While the centrally planned economy had, with its overstaffed offices and overemployed workforce, little need for specialized services in human resource services, the picture is different now. There are over 20 personnel consulting firms in Slovakia, mainly based in the capital. Most often they provide staff recruitment and placements at different managerial levels, as well as various consultation services.
"Generally, personnel departments of companies do not have the capacity to deal with the whole complex issue of human resources," said Lívia Osvaldová, director of Management Partners. "Besides placing employees, our firm helps to implement evaluation schemes, assessment centers and training programs."
Since the firm was founded in 1991, the scope of its activities has expanded into two partner companies in order to provide other services, such as personnel leasing, marketing and public relations. It has also established a branch in Prague.
"As a local company, at the beginning it was not easy for us to persuade foreign companies that we could be as good as any internationally known name," said Osvaldová. "However, today our clients include major international firms as well as some of the biggest Slovak ones."
In the spring, Management Partners organized, in cooperation with the economic weekly Trend, its second annual conference on human resources, Personalistika '96. "I think that organizing such an event has reflected that we are a well-established firm," said Osvaldová. "We want to capitalize on this reputation."
Reputation is what personnel consulting companies strive to achieve. Not everybody makes a name for themselves. "Generally, we prefer to work with established companies," said Ladislav Chudý, personnel director of Henkel-Palma, an Austrian-Slovak joint venture. "There are too many people around who just read a book, and consider themselves specialists on human resources."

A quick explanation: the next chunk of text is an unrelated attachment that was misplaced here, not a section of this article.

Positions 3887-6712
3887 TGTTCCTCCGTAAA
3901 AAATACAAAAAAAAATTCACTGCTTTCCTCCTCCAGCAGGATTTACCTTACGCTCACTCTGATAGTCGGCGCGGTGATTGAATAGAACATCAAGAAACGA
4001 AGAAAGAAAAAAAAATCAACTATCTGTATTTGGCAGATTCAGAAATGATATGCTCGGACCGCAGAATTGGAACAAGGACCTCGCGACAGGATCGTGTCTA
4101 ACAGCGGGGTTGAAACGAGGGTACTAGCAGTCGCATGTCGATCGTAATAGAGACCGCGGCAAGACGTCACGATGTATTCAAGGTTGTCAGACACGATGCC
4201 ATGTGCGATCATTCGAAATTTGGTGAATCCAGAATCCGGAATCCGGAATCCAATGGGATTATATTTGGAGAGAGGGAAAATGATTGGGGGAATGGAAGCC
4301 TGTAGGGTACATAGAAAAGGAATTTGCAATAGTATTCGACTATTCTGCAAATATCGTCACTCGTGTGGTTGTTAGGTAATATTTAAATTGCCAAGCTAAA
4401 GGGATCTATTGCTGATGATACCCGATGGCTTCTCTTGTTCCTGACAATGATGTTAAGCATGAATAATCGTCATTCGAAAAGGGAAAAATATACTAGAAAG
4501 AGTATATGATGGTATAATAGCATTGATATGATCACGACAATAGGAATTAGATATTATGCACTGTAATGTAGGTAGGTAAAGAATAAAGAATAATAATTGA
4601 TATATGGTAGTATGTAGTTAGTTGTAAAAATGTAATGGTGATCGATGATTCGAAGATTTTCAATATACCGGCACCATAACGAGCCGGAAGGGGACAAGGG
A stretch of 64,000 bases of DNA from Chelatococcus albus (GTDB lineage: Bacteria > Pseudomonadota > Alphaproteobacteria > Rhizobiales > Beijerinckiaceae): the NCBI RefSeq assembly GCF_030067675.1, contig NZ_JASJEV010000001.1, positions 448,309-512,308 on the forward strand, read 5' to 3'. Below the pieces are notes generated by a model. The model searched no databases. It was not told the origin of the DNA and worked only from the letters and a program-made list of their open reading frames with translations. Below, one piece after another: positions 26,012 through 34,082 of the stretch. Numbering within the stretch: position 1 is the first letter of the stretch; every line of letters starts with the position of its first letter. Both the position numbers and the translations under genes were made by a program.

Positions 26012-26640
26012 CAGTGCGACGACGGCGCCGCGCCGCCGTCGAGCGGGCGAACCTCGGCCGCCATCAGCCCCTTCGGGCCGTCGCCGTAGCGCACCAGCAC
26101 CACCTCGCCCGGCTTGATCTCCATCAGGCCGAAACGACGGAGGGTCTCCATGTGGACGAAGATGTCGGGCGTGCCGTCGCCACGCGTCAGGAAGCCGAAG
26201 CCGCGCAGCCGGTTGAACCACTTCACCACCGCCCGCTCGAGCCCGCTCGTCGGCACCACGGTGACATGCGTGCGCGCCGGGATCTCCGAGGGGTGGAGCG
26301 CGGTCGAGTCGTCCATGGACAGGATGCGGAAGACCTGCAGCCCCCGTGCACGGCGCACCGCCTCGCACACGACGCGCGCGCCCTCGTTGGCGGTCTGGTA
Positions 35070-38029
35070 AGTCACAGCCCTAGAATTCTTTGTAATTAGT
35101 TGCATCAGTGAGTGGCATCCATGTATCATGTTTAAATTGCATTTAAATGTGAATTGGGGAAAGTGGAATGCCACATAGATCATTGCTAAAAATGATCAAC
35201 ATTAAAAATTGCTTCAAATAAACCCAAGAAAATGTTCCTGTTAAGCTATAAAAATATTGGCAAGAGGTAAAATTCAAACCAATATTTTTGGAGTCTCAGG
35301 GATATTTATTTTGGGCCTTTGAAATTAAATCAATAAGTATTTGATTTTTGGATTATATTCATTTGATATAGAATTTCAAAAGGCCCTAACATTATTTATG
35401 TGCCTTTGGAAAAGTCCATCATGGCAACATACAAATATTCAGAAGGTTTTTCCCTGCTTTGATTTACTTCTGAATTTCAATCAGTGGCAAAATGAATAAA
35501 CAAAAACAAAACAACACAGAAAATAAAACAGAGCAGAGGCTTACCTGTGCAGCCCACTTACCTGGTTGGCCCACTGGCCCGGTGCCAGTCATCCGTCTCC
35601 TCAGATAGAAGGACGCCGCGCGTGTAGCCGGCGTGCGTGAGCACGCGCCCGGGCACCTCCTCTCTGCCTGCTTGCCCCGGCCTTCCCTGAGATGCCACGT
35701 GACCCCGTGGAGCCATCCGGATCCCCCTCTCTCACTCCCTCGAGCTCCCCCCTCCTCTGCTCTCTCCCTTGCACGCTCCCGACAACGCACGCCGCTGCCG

Some recruitment firms have dubious practices, according to Chudý, who has heard various stories from his applicants. In some agencies, the candidates are not interviewed individually but in groups. Some firms do not bother to tell the candidates the results of their interviews.
Chudý also points out that he was once forced to terminate collaboration with an Austrian firm that he was originally satisfied with. "There were some changes in the staff and the quality went down. Incidentally, this was a branch of a foreign company. So, having an international name is not automatically a guarantee of quality. The firm has to prove its value in the domestic market."
Pepsi, which started operating in Slovakia in late 1993, uses its training center in Vienna as well as its contacts with consulting firms on a global scale, to develop its employees. But they still rely on local human resource firms to fill upper management positions. "We use these consulting firms for special projects, and especially for executive search," said Pepsi's General Director Peter Lietkovský.
"With regard to using personnel recruiting firms, the people in the agencies are developing too and their expertise is continuing to grow," said Lietkovský. "However, it seems to me that sometimes these personnel recruiting firms are not fast enough either by their methods or by their services offered."
Ron Baštýř, the director of Personnel Select in Bratislava pointed out that recruiting agencies need help from the applicants. "Agencies are not a miracle solution," said Baštýř. "They can only assist the applicant."
14. Aug 1996 at 0:00 | Juraj Draxler